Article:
The standing quarter-mile was covered in 12.5 seconds, with a final speed of 134.9mph. Top speed was given as 187mph, a nice round 300km/h. This was outstanding performance for the 1970s, likely matching the potential of the Pininfarina Ferrari inspiring the car’s design. Additionally, Zimmer said his 910 S rode better than his 911 Turbo, was much quicker and, indeed, nicely noisier. “The whine of the cams at 8,500rpm, screaming behind your head, somehow sounded better than the less-busy whoosh of the 930.”


In subsequent years, Zimmer’s Carousel company became an Audi dealer. In this format, the business was bought by local SCCA racer, Tom Countryman, complete with the Zimmerised Porsche. The tender loving care such a car required was not in the offing. Indeed, an unknown party decided the car would best be converted back to a Porsche and discarded the work of Pelly and Troutman. In the garb of an original 910, 910-013 and engine 910-014 is thought to have been sold to a buyer somewhere in Japan.

In its day, the 910 S was a stunningly handsome sports car and outpaced all other contemporary efforts to create advanced twoseater designs in America.

Nonetheless, it received little recognition. Zimmer admitted that he was partly to blame. The 910 S, so he reasoned, should have been a star at all motor show venues, from Pebble Beach to New York City. He was, however, worried about possible transport damage — shades of the accident which made 910-013’s chassis available — and about the petty vandalism prevalent at most auto shows.

We haven’t even the suite of professional images that would have captured such an icon for eternity. What we do have are the pictures accompanying this article. They clearly demonstrate the 910 S was a gorgeous car in its day and an American achievement worth celebrating.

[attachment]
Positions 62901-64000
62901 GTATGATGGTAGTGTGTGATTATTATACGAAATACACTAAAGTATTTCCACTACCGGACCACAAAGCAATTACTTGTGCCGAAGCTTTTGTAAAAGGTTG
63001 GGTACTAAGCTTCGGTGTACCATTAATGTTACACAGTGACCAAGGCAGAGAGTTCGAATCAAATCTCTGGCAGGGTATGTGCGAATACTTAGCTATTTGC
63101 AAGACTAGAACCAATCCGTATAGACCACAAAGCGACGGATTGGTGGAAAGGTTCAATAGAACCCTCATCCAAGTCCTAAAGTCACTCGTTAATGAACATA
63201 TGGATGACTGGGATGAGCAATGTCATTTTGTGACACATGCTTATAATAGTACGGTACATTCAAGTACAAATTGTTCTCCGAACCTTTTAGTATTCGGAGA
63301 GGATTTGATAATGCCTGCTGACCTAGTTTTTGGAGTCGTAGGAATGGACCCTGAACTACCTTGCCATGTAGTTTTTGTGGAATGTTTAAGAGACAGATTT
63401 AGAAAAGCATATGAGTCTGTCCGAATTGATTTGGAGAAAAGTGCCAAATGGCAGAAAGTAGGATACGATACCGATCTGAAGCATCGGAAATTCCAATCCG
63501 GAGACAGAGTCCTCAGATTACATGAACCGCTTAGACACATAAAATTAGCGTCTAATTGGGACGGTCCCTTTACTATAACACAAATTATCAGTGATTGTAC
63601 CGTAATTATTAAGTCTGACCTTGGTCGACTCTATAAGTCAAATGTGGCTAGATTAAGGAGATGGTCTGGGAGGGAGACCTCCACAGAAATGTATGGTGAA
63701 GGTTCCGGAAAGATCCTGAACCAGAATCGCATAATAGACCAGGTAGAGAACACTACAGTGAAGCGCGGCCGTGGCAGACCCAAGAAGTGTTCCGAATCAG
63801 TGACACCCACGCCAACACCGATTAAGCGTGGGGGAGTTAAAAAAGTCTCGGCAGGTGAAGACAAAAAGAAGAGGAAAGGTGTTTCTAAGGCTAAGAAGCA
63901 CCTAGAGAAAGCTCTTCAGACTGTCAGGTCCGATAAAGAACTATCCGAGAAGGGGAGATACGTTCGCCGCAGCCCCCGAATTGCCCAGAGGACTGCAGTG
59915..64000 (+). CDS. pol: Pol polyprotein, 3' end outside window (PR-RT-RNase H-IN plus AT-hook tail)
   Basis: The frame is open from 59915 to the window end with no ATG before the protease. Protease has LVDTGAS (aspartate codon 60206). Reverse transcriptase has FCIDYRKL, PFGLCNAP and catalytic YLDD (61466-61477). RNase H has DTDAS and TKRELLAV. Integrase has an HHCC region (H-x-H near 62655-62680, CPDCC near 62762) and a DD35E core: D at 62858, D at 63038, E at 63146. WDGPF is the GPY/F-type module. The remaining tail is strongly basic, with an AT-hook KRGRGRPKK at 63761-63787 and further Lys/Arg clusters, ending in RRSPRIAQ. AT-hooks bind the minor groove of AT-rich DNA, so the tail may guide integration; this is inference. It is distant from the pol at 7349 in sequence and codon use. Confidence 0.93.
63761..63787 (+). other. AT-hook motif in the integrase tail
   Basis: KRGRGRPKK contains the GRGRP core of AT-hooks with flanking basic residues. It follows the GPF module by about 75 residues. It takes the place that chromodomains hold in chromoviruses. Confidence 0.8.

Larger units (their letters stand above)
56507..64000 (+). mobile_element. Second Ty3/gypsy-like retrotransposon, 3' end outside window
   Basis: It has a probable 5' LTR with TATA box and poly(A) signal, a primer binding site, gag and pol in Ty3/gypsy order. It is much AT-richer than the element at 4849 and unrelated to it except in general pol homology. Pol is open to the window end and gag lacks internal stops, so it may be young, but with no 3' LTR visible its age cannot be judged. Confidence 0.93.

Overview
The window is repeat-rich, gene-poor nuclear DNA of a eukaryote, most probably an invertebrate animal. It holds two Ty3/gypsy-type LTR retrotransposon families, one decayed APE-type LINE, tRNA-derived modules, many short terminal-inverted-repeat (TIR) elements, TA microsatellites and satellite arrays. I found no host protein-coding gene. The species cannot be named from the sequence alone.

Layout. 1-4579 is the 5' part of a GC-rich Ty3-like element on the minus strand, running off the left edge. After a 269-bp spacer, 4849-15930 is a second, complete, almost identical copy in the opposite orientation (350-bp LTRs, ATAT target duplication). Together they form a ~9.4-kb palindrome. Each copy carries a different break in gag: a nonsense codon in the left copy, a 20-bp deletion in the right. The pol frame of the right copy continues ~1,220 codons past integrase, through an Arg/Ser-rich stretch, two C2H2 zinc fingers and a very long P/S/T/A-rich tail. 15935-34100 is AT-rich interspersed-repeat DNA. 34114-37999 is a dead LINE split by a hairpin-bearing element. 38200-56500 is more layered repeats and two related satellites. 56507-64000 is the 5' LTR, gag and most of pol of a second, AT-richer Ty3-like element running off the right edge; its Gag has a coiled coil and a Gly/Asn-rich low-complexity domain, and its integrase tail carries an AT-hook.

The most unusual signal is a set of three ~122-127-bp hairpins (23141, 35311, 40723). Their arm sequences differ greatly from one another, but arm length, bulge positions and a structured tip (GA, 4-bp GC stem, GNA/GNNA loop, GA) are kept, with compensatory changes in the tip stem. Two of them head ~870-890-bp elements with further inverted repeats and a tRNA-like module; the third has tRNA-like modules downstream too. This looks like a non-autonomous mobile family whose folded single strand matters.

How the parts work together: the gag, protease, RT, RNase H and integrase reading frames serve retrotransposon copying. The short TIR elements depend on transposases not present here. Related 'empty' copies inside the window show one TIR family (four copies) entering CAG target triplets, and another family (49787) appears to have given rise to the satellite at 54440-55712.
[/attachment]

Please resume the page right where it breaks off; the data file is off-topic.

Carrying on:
Zimmerised 910 - the strange history of chassis Porsche 910-013


Above The sheer lines mandated by Pelly’s design made heavy demands on the skill of Dick Troutman, who was working to a wooden buck and succeeded in manipulating its aluminium Top right Chuck Pelly is at the center and Jack Zimmer on the right as they survey their joint achievement Below In profile, the 910 S most resembled its Pininfarina inspiration, but with the convenience of side-opening doors.


Above At its nose, the 910 showed its 906 origins, but also demonstrated how Porsche was serious about its endurance racing programme.

Below Several quarter-scale models made by Chuck Pelly’s colleague, Ed Stulik, resulted in this mirror-image depiction of the car all parties agreed to build on the Porsche chassis


Facing page Porsche poster celebrating the 910 locking out the top four places at the 1967 1000km of Nürburgring, a race which saw chassis 910-013 finish second at the hands of Paul Hawkins and Gerhard Koch, while a flat-eight- powered 910 finished in fourth, leaving the six-cylinder variants to take all of the available podium places.

Article type:
Neal Countryman 2 months ago #

Actually, Tom Countryman bought the car not the business. The business was run (owned, I assume) by Jim Sechser, who was having a difficult time selling the Zimmerized 910. He convinced his good friend Tom to purchase the car for $50K and restore it. In reality, it's unknown just who's idea it was and how much convincing was really involved. With his mind made up, Tom mortgaged his house, purchase the car, and commissioned a new fiberglass 910 body based on the original molds.

Tom began the process of restoring the car but became exceedingly busy with his real job and had to temporarily shelve the project. One day, he received an unsolicited offer to buy the car as is for $70K, so he decided to sell. Several years later, he learned that the restored car had been sold at auction for over $1M.

Tom, Jim, and Jack were all members of the Carousel Racing team and good friends. When Tom purchased the car and dismantled it, Jack was understandably furious. He refused to even speak to Tom for many years, but ultimately found a way to accept what had happened and move past it. Jack and Tom eventually made amends and remained good friends until Tom's death in 2012.

How do I know this? Tom was my father, and Jack still remains a good friend of the family. My father and I (mostly him) actually took the majority of the photos in this article.